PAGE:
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Linkage’s Latest Research Proves the Most Effective Leaders Are the Most Inclusive Leaders

February 25, 2020 Jennifer McCollum

At Linkage, we strive to not only accelerate Purposeful Leaders, but to create inclusive cultures at global organizations. Increasing the level of diversity has become a revitalized priority for many organizations over the past few decades, but fostering cultures of inclusion has not yet gained as much traction. 

You may ask, “What’s the difference?”

Diversity alone does not automatically create inclusion. 

While diversity is the presence of many types of people of different backgrounds, inclusion is about creating a sense of belonging, connection, participation and fully realized contribution for all members of an organization. 

This week, I tackled this important topic onstage at the IQPC CLO Exchange in Austin, TX. 

Creating and promoting a culture of inclusion is not easy—and it takes far more than getting the right mix of people together. We must achieve diversity first, and then we can foster a true sense of inclusion over time.  

Linkage’s latest whitepaper, “Why the Most Effective Leaders Are Also the Most Inclusive Leaders,” answers the critical question that had been bubbling in our data for some time: What is the role of inclusion in leadership effectiveness? And we are now able to prove a direct correlation between inclusive behaviors and leadership effectiveness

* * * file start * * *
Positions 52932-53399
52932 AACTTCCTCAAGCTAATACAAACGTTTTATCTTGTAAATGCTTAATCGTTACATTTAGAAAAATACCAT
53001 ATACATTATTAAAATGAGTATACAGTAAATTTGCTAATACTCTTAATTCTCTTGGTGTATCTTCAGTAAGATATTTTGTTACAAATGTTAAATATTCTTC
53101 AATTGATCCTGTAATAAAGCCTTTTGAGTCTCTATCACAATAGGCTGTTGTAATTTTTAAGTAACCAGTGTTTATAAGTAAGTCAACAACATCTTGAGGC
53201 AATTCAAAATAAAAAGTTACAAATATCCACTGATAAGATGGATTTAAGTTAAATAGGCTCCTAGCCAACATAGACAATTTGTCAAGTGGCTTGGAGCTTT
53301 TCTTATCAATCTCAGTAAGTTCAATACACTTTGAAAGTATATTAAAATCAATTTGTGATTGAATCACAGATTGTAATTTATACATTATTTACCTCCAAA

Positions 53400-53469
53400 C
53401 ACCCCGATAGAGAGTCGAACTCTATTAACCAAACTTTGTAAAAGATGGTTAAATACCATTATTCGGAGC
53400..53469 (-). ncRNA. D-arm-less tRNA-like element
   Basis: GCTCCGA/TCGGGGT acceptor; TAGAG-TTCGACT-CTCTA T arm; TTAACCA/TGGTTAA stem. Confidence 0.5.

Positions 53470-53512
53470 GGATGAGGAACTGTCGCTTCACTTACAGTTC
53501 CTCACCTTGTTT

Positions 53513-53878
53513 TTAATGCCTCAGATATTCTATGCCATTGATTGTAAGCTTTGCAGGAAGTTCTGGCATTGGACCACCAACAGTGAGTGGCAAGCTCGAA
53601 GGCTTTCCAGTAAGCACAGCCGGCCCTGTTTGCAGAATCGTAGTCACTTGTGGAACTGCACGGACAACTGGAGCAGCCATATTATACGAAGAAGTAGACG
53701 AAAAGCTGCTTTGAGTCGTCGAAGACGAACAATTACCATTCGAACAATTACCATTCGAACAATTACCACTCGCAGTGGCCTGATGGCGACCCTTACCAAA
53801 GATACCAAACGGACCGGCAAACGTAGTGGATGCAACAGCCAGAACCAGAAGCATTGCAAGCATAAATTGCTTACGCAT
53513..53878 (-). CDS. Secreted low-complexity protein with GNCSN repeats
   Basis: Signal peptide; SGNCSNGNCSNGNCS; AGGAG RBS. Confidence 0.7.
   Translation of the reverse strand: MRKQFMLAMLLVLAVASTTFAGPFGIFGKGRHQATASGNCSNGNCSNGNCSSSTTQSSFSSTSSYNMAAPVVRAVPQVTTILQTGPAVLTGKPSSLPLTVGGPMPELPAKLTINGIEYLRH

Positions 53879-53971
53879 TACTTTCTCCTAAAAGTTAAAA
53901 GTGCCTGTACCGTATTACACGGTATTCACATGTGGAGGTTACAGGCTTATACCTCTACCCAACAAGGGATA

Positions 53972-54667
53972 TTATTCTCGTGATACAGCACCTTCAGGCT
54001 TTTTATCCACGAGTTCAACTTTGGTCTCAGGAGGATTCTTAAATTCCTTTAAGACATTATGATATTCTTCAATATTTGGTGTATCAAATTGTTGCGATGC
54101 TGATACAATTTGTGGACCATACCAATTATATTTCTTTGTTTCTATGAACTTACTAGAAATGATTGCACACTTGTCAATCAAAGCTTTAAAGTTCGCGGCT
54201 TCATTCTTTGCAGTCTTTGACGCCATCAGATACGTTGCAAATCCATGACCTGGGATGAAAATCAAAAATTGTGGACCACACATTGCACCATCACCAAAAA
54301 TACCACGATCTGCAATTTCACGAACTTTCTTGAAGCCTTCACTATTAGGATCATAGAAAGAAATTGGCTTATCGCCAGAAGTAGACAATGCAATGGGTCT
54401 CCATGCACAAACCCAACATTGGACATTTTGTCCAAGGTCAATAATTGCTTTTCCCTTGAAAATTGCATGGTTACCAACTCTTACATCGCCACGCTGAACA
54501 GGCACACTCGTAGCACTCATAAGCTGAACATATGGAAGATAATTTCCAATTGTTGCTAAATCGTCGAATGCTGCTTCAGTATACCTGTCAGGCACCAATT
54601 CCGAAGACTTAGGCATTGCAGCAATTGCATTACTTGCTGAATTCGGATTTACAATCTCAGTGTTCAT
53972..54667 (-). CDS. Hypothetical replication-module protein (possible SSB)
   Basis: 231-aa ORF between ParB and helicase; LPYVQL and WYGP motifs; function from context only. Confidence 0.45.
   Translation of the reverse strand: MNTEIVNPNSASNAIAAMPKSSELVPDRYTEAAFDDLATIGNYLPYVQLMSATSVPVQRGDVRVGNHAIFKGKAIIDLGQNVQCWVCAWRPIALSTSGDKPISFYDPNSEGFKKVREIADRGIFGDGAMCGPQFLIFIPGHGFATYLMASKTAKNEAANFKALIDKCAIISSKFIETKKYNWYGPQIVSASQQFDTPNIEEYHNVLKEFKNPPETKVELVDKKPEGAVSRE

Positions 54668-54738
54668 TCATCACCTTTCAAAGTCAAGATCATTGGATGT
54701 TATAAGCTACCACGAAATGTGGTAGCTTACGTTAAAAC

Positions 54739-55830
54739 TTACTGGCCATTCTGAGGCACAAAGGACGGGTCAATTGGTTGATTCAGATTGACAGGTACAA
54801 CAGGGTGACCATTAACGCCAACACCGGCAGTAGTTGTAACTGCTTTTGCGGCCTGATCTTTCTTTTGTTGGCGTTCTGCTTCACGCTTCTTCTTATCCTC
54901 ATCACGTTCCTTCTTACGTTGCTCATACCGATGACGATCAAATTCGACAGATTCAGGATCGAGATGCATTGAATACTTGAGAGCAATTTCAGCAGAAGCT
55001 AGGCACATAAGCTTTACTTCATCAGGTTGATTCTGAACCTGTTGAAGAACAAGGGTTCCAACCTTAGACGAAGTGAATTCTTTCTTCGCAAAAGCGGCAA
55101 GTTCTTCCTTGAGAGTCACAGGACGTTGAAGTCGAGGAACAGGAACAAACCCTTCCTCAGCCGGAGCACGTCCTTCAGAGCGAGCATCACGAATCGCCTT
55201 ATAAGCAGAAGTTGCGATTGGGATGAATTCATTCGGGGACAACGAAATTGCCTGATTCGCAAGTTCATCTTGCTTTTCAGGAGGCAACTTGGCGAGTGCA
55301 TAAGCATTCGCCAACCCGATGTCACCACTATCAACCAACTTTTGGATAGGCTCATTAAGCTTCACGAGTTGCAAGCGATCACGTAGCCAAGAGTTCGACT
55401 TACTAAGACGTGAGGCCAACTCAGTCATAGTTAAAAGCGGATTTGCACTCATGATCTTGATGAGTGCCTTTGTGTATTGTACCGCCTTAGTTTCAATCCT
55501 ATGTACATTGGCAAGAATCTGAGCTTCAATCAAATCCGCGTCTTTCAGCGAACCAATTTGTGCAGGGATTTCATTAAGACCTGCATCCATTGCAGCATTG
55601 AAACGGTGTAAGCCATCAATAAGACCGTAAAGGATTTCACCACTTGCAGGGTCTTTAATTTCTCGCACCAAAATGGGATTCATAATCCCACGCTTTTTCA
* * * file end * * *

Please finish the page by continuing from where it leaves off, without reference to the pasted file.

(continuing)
Linkage studied the specific behaviors in our 360˚ assessments that map to inclusive leadership. We examined data from nearly 19,000 assessments evaluating nearly 1,200 leaders. Here’s what we found: The most effective leaders are also the most inclusive, and leaders who are not inclusive will not be effective.  

Companies that have been able to increase diversity and inclusion across all levels find they are not “nice to haves”—but imperatives.

Cultures of inclusion provide tangible benefits, including: 

  • The organization will develop products that are more likely to appeal to a more diverse and global customer base.[1]
  • The organization will develop more innovative products, increasing revenue by almost 19 percent.[2]
  • Employees are more engaged; for example, employees who are able to bring their whole selves to work are 42 percent less likely to say they intend to leave their job within a year.[3]
  • Teams are 17 percent more likely to report they are high performing, 20 percent more likely to say they make high-quality decisions, and 29 percent more likely to report behaving collaboratively.[4]

The benefits of creating cultures of inclusion are clear. So, how do organizations take meaningful steps to achieve an environment where all voices are brought to the table?  

Here are some important steps to take:

  1. Divorce diversity from inclusion. They are equal challenges and require different strategies.
  2. Present inclusion as a solution, not a problem. Inclusion is not a challenge that companies must solve for, but an opportunity. Organizations should put inclusion at the center of their leadership development strategy.
  3. Consider a leader’s inclusivity maturity in leadership development metrics and measure inclusion of your leaders at the individual and organizational level.
  4. Support the transition to inclusivity-focused leadership development with executive commitment and action, performance management and reward, and a change in corporate culture.

I hope the insights in this research will help you build the case for inclusion in your organization. We know it leads to not only better business outcomes, but also a better world. 


[1] Angela Hood, “Slow to Embrace Diversity in the Workplace? It’s Probably Affecting Business,” Fast Company, July 16, 2019,
[2] “How Diverse Leadership Teams Boost Innovation,” Boston Consulting Group, January 23, 2018,
[3] Laura Sherbin and Ripa Rashid, “Diversity Doesn’t Stick Without Inclusion,” HBR, February 1, 2017,
[4] Juliet Bourke and Andrea Espedido, “Why Inclusive Leaders Are Good for Organizations, and How to Become One,” HBR, March 29, 2019,

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